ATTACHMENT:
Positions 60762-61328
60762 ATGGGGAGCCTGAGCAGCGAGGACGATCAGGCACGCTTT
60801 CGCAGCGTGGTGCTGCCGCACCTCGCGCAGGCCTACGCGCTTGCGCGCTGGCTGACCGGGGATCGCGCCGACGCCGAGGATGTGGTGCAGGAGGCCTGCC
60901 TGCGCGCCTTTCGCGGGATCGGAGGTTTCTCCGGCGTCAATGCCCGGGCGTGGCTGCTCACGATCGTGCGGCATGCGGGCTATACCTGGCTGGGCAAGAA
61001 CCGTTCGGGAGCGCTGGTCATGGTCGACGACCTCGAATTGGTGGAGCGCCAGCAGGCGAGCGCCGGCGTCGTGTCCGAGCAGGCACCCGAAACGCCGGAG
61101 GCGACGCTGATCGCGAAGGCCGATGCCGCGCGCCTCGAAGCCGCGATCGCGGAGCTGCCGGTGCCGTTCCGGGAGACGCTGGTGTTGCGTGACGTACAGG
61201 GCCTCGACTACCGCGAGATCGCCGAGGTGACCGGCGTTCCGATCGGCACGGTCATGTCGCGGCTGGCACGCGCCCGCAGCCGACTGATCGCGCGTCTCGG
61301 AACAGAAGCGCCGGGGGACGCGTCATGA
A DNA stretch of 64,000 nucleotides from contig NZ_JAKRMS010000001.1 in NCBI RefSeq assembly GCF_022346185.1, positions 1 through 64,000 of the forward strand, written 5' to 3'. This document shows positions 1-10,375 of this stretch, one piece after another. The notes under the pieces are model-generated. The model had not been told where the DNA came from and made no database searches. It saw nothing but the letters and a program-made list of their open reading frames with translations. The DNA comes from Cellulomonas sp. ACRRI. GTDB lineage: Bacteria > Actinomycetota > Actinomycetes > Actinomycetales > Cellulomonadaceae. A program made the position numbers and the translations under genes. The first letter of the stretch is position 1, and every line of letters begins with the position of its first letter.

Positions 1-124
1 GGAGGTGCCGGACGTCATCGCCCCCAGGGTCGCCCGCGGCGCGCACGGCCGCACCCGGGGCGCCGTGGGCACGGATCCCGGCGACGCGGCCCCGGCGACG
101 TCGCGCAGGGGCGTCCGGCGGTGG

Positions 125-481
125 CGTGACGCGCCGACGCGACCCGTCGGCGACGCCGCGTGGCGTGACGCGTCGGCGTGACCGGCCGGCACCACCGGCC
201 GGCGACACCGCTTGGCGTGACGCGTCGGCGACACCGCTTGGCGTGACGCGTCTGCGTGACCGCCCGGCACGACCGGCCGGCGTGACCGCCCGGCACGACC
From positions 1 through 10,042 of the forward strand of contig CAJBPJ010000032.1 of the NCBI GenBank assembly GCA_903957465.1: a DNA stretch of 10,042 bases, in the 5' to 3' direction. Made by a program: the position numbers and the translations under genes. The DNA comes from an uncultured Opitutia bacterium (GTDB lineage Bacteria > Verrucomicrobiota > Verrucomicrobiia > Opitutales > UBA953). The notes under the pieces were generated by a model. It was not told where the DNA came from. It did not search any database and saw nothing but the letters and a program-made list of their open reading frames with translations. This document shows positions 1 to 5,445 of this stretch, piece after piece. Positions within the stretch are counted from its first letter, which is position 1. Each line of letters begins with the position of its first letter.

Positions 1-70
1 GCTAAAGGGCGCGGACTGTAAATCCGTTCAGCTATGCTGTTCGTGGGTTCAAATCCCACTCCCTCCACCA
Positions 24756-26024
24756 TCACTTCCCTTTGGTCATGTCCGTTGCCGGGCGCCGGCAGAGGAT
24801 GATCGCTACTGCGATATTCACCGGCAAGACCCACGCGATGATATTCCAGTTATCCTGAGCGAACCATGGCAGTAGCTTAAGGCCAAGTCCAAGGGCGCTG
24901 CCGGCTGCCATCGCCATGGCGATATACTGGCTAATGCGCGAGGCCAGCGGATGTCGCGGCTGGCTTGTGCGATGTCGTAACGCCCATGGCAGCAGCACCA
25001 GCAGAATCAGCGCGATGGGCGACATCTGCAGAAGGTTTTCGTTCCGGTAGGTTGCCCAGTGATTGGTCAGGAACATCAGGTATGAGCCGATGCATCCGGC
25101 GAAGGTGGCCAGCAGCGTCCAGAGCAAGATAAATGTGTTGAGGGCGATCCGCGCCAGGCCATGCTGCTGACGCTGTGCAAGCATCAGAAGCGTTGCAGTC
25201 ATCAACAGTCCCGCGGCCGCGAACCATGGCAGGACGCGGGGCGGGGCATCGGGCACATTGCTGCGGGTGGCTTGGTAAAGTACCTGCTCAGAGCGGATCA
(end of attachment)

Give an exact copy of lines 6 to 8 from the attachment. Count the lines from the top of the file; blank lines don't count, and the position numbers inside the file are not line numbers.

61101 GCGACGCTGATCGCGAAGGCCGATGCCGCGCGCCTCGAAGCCGCGATCGCGGAGCTGCCGGTGCCGTTCCGGGAGACGCTGGTGTTGCGTGACGTACAGG
61201 GCCTCGACTACCGCGAGATCGCCGAGGTGACCGGCGTTCCGATCGGCACGGTCATGTCGCGGCTGGCACGCGCCCGCAGCCGACTGATCGCGCGTCTCGG
61301 AACAGAAGCGCCGGGGGACGCGTCATGA